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Parwana Afghan Kitchen cooks rice worth swooning over

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Parwana Afghan Kitchen cooks rice worth swooning over
 ADELAIDE, Australia — It was foolhardy to walk into Parwana Afghan Kitchen, in the inner suburbs of Adelaide, and assume that a table would be available. At 6 on a Tuesday night, the room was already half-full. Durkhanai Ayubi, a woman with huge dark eyes, shook her head firmly. “We’re about to fill up,” she said. “And we have nothing during the second seating either.”
My erroneous assumption was based on my experience of neighborhood family restaurants, and on my understanding of Adelaide as a dining city. There aren’t many high-demand reservations in the South Australian capital. But Parwana excels at many things, and defying expectations is one of them.
Zelmai and Farida Ayubi, the owners, fled the war in Afghanistan in 1987 with their five children. Parwana is a multigenerational affair, and dining there (which I eventually managed to do, by calling well in advance) mimics the boisterous energy of visiting a large family’s home. The restaurant opened in 2009 as a collaboration between parents who still treasured the food and traditions of their homeland, and children who had grown up almost entirely in Australia. Farida Ayubi is the chef, while her children and husband manage the front of house.
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The small storefront space has a striking aesthetic, one that is worthy of a design magazine but stays true to the history and culture of the family. The floors are tiled in bright geometric patterns; the walls are covered in old family photos and various vintage flotsam, backed by colorful paint in primary colors.
There are two seatings each night, one at 6 p.m. and another at 8 p.m. This style of service adds to the homey feel of the place, with all the food coming out in one great flurry. Alcohol is strictly bring-your-own, and customers can sometimes be seen sharing bottles with nearby tables. The menu is quite short — rather than offer lots of dishes on any given evening, the menu changes throughout the week. There are always dumplings, rice, stews and grilled meats, but they vary.
Besha Rodell reviews restaurants for The New York Times’s Australia bureau. She travels the country seeking out hidden gems, neighborhood haunts and the places that give Australia its culinary identity. Reviews are produced in adherence to Times policies: Restaurants are visited anonymously, The Times pays for all meals and the critic visits each restaurant at least three times prior to the review. Rice is central — practically everything else at the restaurant is meant to be built around it, and it may be Farida Ayubi’s greatest gift to the universe. It is not often that a dish as common as rice will knock me off my dinner chair, but the aged, long-grain narej palaw at Parwana left me agog. Shot through with slivered almonds, pistachios and a restrained amount of candied orange zest, its main attribute was the toasty fragrance of the rice itself — the other ingredients acted only as brilliant supporting characters.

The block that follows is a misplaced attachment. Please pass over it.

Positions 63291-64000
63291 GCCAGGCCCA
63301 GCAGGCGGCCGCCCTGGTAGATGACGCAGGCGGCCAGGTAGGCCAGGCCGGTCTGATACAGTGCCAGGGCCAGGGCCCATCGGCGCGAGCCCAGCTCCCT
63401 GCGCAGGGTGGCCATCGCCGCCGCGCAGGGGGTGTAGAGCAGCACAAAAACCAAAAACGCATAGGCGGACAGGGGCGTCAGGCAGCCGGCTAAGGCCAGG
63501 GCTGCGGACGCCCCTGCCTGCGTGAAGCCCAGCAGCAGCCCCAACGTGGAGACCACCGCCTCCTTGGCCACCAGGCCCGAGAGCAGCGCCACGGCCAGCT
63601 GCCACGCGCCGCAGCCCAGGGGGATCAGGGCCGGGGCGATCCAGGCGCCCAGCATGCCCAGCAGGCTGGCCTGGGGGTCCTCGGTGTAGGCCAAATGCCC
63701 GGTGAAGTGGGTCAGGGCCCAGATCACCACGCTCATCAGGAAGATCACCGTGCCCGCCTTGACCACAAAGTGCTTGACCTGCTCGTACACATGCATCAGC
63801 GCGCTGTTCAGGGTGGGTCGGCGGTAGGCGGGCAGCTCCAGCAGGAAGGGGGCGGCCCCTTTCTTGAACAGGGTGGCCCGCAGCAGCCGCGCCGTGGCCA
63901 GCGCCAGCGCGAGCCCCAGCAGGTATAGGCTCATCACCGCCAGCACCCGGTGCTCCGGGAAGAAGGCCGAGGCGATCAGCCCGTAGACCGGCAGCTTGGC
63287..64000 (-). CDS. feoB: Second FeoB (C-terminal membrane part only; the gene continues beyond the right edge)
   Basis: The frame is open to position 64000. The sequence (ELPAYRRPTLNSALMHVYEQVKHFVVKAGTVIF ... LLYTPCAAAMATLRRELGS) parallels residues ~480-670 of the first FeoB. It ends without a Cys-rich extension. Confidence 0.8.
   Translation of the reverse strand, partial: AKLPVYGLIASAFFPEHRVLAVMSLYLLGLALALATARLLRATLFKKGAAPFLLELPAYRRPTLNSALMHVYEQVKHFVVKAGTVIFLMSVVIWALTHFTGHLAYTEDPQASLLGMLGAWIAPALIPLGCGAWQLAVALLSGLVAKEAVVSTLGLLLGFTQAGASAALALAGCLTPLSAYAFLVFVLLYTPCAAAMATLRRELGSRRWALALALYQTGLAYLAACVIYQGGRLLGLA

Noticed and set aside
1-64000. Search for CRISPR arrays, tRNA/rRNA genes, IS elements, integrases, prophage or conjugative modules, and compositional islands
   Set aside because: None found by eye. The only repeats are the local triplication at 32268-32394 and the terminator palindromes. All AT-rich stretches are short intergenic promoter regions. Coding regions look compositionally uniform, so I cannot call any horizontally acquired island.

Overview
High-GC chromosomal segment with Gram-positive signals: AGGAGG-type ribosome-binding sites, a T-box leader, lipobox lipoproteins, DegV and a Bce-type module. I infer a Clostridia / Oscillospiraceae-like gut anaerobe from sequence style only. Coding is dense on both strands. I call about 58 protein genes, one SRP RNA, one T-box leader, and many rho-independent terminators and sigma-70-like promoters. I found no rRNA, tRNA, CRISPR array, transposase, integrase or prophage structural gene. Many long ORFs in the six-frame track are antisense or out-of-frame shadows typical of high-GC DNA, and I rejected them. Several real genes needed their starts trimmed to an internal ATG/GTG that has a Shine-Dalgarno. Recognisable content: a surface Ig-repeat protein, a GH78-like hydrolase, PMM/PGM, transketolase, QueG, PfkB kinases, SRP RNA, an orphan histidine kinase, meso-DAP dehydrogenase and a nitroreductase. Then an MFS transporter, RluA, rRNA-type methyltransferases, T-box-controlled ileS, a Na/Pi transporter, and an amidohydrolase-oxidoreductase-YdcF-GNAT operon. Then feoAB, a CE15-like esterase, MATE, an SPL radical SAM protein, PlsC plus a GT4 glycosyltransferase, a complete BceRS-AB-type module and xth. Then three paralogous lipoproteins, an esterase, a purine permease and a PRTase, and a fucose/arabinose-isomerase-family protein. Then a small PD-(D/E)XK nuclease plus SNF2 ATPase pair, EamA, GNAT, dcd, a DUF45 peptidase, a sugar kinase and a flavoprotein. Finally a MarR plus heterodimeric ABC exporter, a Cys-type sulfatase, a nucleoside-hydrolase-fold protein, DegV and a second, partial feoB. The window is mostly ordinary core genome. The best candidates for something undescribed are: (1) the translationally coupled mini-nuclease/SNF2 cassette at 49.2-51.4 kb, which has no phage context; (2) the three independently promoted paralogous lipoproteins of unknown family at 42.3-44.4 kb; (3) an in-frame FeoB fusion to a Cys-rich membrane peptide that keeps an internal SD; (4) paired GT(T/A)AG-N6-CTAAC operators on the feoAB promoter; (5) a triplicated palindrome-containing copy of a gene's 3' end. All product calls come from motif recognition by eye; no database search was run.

I couldn’t keep myself from repeatedly bending over to inhale the steam rising from the platter, so much so that I started to make my tablemates anxious. To hell with decorum: If someone made a perfume that accurately evoked the rice at Parwana, I would bathe in the stuff.
It is best to come with a group, as the servings are large and can easily overwhelm. You will want to try the banjaan borani, a great puddinglike slump of eggplant cooked in fresh tomatoes and topped with garlic yogurt and mint. Depending on the day of the week, there will be chicken or lamb slow cooked in yogurt and spices, served with a deep-green herb chutney that tastes like photosynthesis splashed with lemon. (You can buy this as an extra to go with your meal, and I wish it also came in jars to take home.)
On Friday and Saturday nights there is ashak, half-moon-shaped fried dumplings stuffed with chives and topped with minced lamb and a drizzle of yogurt. Lamb meatballs cooked in a rich tomato sauce show up on Wednesdays and Thursdays. Thankfully, you can get the outrageously creamy saffron and ginger ice cream any night.
The language on Parwana’s website (which shares the beautiful design aesthetic of the dining room) is direct in its acknowledgment of the circumstances that created the restaurant: “At Parwana we believe that even loss and suffering can forge beauty and generosity.”
In crisp and colorful photos surrounding these words, Farida Ayubi, the chef and matriarch of the Ayubi family, stares stony-faced at the camera. Her stark expression is perhaps a reminder of the loss she has suffered, but it is also subversive, a reversal of the norms of restaurant marketing in which white male chefs are presented as formidable knife-wielding badasses, while women and immigrants embody smiling hospitality.
Parwana challenges the tidy and boring categories into which immigrant-run restaurants are so often shunted. Its most lovable attribute is its embodiment of the taste and style and multigenerational, multicontinental complexity of the Ayubi family. That Adelaide has made it one of the hardest reservations in town is a testament to the astute appetites of this city.